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The Pacific Northwest heat dome event of 2021 killed hundreds of people. KNKX reporters Bellamy Pailthorp and Lilly Ana Fowler look in-depth at who died, why and how King and Pierce counties can better prepare for future heat waves.

A deadly message for a region unprepared for earth’s rising temperatures

This summer as a heat dome engulfed the Pacific Northwest at least 138 people died in Washington state.

KNKX sought to learn more about those who lost their lives, at least in part, because of the heat wave in those final days in June, which experts say would not have happened without climate change.

With the help of the Washington state Department of Health and by filing multiple public records requests for death certificates, KNKX compiled a list of all those in King and Pierce counties whom authorities identified and whose death listed heat as a contributing factor.

KNKX then tracked down families and friends connected to those who died when temperatures spiked to record-breaking heights.

William Clark is one of those people. His friend in Tacoma, Terry Duncan, passed away during the heat wave. Duncan is one of at least 24 people who died in Pierce County.

Tacoma Heat Deaths

Tacoma Heat Deaths

Hover over the location pins to see who died there in the 3-day heat dome event of June 2021.


This heat map, commissioned by the Tacoma city council with funding from the Bullitt Foundation, shows the so-called ‘urban heat island’ effect. Temperatures measured block by block in July 2018 registered differences of up to 14 degrees F between areas of the city, because of physical attributes such as pavement and tree canopy coverage or buildings that block windflow. Data courtesy of Portland State University.

Duncan, 69, had several underlying conditions. His family and friends said he had COPD, or chronic obstructive pulmonary disease, an inflammatory disorder which required him to have one of his lungs drained periodically. He had heart disease and struggled to quit smoking. Despite his health issues, Duncan continued to work as a roofing estimator.

But like about half of those living in the region, Duncan lived without air conditioning. His home was in a hot area, too, right off the freeway – south of the Tacoma Mall. And Duncan lived alone, without any family nearby.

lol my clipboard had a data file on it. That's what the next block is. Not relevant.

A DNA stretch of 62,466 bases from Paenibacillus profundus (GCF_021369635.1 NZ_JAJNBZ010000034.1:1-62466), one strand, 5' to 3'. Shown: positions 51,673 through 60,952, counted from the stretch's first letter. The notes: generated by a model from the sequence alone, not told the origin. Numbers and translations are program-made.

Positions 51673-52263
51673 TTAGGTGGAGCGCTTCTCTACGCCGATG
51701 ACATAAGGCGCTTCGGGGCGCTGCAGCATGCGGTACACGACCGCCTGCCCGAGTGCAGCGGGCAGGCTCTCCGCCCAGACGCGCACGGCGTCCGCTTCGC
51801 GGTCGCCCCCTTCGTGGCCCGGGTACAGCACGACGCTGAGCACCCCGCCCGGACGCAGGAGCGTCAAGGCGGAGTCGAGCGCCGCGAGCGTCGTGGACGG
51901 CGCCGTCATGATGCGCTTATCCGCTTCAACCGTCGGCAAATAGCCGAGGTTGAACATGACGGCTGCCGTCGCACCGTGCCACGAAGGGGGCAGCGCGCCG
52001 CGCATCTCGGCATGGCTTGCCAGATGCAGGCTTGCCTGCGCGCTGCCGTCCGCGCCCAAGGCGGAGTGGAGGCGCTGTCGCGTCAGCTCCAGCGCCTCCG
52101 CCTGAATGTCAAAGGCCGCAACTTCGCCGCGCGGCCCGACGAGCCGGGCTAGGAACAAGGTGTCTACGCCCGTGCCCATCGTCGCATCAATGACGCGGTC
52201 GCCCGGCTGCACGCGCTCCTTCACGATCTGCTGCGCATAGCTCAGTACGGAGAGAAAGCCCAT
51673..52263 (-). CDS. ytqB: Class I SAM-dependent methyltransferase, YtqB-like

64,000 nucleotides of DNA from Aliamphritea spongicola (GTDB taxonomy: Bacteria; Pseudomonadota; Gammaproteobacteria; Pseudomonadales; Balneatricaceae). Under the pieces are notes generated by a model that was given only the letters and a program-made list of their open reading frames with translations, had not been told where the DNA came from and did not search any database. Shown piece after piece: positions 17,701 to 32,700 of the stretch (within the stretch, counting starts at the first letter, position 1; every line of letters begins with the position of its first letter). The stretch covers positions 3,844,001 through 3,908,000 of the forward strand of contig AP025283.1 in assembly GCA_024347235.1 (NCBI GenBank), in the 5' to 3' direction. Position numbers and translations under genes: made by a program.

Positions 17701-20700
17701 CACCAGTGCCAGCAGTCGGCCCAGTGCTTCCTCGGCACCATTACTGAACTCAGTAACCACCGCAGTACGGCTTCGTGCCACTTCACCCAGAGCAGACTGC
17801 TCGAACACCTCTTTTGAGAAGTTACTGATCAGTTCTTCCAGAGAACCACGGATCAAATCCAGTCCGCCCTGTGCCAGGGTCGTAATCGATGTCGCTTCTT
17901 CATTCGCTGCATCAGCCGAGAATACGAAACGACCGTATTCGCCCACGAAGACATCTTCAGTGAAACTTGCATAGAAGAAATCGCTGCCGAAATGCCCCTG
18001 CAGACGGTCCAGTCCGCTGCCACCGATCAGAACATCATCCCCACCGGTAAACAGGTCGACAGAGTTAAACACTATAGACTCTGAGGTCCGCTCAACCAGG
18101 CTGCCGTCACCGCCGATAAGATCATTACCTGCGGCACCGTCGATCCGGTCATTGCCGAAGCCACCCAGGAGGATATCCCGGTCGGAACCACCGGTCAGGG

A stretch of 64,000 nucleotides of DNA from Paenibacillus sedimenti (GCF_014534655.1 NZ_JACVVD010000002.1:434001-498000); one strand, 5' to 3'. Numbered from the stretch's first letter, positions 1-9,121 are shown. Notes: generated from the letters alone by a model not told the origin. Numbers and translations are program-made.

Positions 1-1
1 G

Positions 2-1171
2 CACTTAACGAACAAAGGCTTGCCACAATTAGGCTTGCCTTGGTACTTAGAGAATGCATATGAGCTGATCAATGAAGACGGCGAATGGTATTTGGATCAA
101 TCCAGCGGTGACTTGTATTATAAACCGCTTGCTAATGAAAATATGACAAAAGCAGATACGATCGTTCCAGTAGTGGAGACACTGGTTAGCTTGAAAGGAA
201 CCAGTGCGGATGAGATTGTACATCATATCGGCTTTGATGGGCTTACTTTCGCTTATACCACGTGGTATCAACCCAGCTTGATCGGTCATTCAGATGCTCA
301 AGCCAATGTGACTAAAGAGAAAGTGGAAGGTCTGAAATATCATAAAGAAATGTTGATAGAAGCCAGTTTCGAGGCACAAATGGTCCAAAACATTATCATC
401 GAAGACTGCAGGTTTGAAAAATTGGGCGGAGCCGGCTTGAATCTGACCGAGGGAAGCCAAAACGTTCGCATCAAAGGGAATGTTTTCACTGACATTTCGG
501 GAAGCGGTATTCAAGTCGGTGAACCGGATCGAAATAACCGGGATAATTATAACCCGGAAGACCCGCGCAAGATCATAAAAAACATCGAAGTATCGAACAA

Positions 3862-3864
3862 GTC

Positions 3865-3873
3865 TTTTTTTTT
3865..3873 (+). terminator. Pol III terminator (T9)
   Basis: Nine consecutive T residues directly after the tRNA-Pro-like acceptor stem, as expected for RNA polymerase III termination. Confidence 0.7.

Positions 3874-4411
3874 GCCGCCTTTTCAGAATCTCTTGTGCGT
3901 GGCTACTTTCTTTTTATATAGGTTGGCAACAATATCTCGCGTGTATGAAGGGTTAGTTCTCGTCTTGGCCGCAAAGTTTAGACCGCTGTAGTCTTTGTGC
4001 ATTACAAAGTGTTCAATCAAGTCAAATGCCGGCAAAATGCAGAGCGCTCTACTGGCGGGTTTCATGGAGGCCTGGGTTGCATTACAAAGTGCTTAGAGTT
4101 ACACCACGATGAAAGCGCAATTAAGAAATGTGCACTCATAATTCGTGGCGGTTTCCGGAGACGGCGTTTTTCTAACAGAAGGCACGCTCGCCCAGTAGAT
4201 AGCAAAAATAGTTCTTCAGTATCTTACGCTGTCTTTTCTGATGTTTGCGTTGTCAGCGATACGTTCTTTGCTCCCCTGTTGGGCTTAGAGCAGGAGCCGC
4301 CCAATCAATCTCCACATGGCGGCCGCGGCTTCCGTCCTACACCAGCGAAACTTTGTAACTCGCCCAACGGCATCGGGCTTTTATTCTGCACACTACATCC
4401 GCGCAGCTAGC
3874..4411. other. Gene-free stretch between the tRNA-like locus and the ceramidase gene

Terry Duncan, left, died during the June 2021 heat wave.
Courtesy of William Clark
Terry Duncan, left, died during the June 2021 heat wave.

According to Clark, Duncan received a COVID vaccine right before the heat wave hit in June. The vaccine had made Duncan a little sick.

As temperatures reached into the 90s, Clark began searching for an air-conditioned hotel room for his friend. Clark said he booked a Holiday Inn Express in SeaTac for the weekend, starting on Saturday, June 26.

But Duncan refused to accept the offer.

“It just might boil down to the pride, you know, he didn't want me to spend that money. If he was looking, he probably saw what the rooms were costing. And for me, it's like $600 and save a life or, you know, I'll spend the $600,” Clark said in a recent interview.

Left with no other option, Clark began coaching Duncan on what to do at home.

“You get a bucket or a tub and you fill it full of ice, and you put it in front of the fan. And he did. He did. So I kind of chuckled and I said, 'hey, you know, it's better than nothing',” Clark recalled.

But after not hearing from his friend for several days, Clark began to worry. So he went to check in on him.

“I knew the front door had a screen. So when it was really hot, he would leave the front door open. And he had two fans. I walked to the front door, and it was open. And I looked in and he was sitting on the couch. I went in, and I didn't like what I saw. It's not something I'd wish on anyone,” Clark said.

Clark said the fans were still running and that it looked like his friend had died peacefully.